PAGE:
Posted by: William | February 24, 2008

God’s Freedom & Mine

I think that it would be a difficult argument to make to say that God respects men; that he gives men their space and does not interfere. That there is some place where God’s freedom ends, and man’s freedom begins. Throughout the whole Old Testament, it’s clear that God does what he wishes and that all things end up working for his will; although he does not author sin, sin does in fact end up serving his purposes.

I have been studying Romans 9 today and the topic of God’s freedom versus our freedom has been on my mind. The immediate context of chapter nine is Paul’s discussion about God’s freedom to choose Jacob over Esau; Israel over the Edomites. Although it’s not expressly what he is talking about, there are some very important observations we can make from this text.

In Romans 9:15 Paul quotes God’s words to Moses saying, “I will have mercy on whom I have mercy, and I will have compassion on whom I have compassion.” When talk about Man’s freedom versus God’s freedom that becomes a very difficult verse to wrestle with. If God’s freedom at any point were to bump into man’s freedom, either that verse would be left null and void, or else God would have to violate man’s freedom and man would no longer be free. I suggest that while man is indeed free, his freedom does not stand along side God’s but rather inside God’s.

In order for God to be truly sovereign as we see him all throughout the whole Old Testament (and I would argue even more clearly in the New Testament, but that’s for another day) his freedom would have to be limitless. There cannot be two sovereign beings; if at any point they were to sit in contrast to one another both would cease to be sovereign. God is sovereign, man is not. Therefore, God’s freedom extends to infinity, man’s freedom ends somewhere. I suggest that man’s freedom comes to an end at the point in which God, in his freedom, chooses to fence it in.

In the United States, we have freedom to do many things. Politically, there are very few serious bounds on us. We can travel, learn, protest, worship, evangelize. We are free, but not completely. Our government doesn’t give us complete freedom. I cannot walk into my neighbor’s house and take things from him without his permission. If I were to do so, there would be negative consequences. Our freedom is set inside of our government. In much the same way, our freedom is set inside of God’s freedom who may give us more or less freedom based on his prerogative and kind will.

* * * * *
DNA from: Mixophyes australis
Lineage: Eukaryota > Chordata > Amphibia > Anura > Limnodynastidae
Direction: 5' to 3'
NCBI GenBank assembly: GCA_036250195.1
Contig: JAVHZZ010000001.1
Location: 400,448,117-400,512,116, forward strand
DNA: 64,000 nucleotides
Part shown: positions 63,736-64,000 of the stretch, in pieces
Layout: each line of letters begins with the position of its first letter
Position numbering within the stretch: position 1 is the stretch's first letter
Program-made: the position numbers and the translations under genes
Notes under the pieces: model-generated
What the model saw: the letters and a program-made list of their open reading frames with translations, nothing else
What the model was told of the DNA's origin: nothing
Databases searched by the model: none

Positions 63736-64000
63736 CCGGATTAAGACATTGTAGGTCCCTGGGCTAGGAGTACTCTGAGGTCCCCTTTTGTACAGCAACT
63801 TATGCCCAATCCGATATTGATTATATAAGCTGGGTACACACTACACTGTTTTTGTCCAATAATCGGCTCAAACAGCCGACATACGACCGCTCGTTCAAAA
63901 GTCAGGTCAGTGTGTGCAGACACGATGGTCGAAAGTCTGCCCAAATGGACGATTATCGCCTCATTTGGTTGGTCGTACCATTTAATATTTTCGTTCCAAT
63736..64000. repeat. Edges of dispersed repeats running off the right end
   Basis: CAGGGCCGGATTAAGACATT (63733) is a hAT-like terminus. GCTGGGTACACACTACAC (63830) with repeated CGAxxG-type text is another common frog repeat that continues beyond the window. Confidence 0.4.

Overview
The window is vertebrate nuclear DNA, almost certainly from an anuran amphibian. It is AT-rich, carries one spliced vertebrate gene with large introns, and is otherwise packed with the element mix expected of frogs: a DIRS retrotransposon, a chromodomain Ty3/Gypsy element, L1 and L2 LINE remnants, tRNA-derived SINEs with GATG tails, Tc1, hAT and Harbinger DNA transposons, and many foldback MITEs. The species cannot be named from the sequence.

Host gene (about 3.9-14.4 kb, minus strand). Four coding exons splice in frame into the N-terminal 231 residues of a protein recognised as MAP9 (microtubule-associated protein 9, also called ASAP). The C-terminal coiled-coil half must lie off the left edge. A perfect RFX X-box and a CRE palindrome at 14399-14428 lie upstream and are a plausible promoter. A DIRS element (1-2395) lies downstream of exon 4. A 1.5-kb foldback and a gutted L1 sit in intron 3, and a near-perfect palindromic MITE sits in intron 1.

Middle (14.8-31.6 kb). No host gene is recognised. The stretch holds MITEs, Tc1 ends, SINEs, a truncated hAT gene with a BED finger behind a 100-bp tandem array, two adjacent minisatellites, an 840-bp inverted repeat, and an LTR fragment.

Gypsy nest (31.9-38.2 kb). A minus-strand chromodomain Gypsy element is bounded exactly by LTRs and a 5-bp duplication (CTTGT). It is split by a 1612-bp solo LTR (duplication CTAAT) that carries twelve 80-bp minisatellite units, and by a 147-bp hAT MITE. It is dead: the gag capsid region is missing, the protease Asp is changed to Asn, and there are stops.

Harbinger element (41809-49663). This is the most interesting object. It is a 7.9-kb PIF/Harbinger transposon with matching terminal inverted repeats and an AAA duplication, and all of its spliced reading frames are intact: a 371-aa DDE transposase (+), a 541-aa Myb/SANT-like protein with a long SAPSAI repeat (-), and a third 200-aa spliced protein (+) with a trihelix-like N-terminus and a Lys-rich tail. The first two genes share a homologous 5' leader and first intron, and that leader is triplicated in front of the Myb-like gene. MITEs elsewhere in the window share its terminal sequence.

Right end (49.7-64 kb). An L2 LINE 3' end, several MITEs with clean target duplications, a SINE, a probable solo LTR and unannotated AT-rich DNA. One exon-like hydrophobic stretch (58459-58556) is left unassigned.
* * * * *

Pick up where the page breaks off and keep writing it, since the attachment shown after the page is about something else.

In our own faith we see a model of this concept. If our will were completely free, then God giving us grace and mercy unto salvation would cause his will to bump into ours. What if we didn’t want salvation? (and we wouldn’t). Then God would not have the freedom to give us salvation. This would invalidate God’s sovereignty. Man cannot be completely free, because then God could not be completely free; that would be both dreadful for us and totally unscriptural. Man’s freedom must exist within God’s freedom where God sets the bounds of our freedom.

Jesus, thank you for the finished revelation of your Word. Jesus, I pray that you would take any knowledge we may find of you and make it useful for our sanctification and your glory. Jesus, within the bounds of our freedom that you have set out, make us a more pleasing offering to you. Help us to live and love, for your glory, in all humility. God, get your glory.

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Responses

  1. I was with you until …

    What if we didn’t want salvation (and we wouldn’t)?

    So my parser was churning on this one = “we would not not want salvation?” = “we would want salvation” => Then God would not… or I’m confused.

    Are you saying that if we do NOT want our salvation but God, of course, does that His wants trump ours? That probably doesn’t help… except to show my confusion with your point all the more…

  2. I think the placing of the question mark was confusing. I was asking a rhetorical question, “what if we didn’t want salvation,” then inside the parenthesis answering it.

    I would say that God’s want does trump ours in salvation, because men are born fully fallen and natural enemies of God. We don’t want anything to do with him and so if we do find ourselves as Christians, his want has taken precedence over ours. And thank God for that.


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